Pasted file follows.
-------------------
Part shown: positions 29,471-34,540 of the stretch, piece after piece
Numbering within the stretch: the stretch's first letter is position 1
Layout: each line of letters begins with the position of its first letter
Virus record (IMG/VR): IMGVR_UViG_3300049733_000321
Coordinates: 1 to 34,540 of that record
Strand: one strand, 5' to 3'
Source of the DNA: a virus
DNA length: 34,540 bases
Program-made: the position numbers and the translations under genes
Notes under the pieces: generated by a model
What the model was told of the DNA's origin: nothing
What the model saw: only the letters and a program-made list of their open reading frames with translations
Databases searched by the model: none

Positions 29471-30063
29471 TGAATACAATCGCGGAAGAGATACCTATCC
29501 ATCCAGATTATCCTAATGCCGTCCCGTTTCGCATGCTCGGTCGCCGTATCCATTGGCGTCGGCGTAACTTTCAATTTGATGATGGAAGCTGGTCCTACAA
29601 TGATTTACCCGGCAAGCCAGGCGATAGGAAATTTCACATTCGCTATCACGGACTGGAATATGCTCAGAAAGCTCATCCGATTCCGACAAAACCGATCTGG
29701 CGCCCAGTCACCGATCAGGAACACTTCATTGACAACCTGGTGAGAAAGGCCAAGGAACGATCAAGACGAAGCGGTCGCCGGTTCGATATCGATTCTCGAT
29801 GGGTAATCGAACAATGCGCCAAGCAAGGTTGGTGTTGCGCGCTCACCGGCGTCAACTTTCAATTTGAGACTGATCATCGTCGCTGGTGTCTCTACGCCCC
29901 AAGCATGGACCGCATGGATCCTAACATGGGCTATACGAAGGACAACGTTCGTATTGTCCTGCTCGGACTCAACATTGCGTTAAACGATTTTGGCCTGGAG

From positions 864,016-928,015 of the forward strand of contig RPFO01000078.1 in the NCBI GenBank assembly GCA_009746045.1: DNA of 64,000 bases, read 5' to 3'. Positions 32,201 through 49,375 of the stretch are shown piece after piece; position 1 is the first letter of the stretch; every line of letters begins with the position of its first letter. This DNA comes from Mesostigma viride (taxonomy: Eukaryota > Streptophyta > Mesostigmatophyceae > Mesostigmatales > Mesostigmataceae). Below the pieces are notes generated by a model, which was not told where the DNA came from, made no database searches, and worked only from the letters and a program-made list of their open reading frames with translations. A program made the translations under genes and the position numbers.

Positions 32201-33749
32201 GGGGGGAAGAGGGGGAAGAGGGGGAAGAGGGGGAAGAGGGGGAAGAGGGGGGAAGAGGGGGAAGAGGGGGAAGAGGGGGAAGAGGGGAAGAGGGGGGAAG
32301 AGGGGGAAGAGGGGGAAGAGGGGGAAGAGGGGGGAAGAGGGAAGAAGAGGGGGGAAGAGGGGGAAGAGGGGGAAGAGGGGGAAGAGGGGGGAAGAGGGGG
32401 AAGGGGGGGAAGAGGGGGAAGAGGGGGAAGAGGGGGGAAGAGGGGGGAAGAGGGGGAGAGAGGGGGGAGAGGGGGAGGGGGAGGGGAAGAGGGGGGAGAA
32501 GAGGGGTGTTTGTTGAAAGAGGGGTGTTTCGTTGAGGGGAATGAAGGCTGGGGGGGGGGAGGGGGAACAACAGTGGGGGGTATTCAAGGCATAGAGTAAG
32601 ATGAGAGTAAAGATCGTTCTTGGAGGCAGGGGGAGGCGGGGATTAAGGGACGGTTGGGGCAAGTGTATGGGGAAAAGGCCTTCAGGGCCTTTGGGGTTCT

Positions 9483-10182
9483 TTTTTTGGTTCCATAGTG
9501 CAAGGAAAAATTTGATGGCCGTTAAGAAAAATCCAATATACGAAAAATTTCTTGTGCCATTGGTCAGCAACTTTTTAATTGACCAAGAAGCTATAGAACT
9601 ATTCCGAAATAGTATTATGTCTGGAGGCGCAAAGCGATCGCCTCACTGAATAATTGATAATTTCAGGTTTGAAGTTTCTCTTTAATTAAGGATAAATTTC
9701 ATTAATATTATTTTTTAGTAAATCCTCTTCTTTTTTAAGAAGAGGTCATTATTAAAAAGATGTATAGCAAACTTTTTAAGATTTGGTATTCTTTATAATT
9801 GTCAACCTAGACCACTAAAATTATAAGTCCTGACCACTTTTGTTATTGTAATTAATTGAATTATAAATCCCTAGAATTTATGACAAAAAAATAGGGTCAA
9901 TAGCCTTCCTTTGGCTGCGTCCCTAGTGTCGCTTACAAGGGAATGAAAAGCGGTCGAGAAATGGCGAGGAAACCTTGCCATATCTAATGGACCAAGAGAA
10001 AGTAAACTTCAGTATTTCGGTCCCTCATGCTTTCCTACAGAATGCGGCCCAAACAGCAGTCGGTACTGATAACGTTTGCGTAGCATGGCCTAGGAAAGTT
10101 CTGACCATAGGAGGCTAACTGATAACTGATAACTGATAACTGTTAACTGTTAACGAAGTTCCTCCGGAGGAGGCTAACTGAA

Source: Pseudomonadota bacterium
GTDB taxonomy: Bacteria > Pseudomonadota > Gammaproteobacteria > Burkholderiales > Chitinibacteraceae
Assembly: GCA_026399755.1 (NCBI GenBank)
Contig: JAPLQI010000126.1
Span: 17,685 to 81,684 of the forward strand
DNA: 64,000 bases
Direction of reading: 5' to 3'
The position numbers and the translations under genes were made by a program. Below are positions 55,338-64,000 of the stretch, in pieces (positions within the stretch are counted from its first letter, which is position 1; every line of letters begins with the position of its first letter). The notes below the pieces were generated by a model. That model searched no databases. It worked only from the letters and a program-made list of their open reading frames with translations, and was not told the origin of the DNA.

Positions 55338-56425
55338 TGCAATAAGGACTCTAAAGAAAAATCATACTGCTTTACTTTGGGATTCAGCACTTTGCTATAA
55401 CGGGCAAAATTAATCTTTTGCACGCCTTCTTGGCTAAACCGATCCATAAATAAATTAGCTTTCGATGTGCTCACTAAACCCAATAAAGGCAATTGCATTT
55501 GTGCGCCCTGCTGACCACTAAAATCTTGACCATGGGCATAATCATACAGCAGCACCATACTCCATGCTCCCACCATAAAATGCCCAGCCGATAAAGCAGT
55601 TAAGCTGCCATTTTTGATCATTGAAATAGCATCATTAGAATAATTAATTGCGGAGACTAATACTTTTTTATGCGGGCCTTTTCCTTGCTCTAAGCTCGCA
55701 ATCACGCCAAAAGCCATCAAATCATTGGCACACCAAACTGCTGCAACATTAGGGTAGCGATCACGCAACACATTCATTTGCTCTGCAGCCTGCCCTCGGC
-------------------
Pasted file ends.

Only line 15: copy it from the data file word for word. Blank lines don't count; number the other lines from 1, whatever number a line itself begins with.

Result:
29471 TGAATACAATCGCGGAAGAGATACCTATCC